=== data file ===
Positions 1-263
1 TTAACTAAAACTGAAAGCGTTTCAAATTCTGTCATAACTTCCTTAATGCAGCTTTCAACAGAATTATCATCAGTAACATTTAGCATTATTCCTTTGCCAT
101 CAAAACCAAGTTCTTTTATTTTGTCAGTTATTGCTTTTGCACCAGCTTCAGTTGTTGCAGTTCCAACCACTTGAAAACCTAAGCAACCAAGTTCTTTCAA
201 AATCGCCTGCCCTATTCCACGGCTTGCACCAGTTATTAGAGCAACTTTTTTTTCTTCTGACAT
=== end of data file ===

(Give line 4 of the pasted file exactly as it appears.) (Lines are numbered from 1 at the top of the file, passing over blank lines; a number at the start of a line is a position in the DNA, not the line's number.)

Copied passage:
201 AATCGCCTGCCCTATTCCACGGCTTGCACCAGTTATTAGAGCAACTTTTTTTTCTTCTGACAT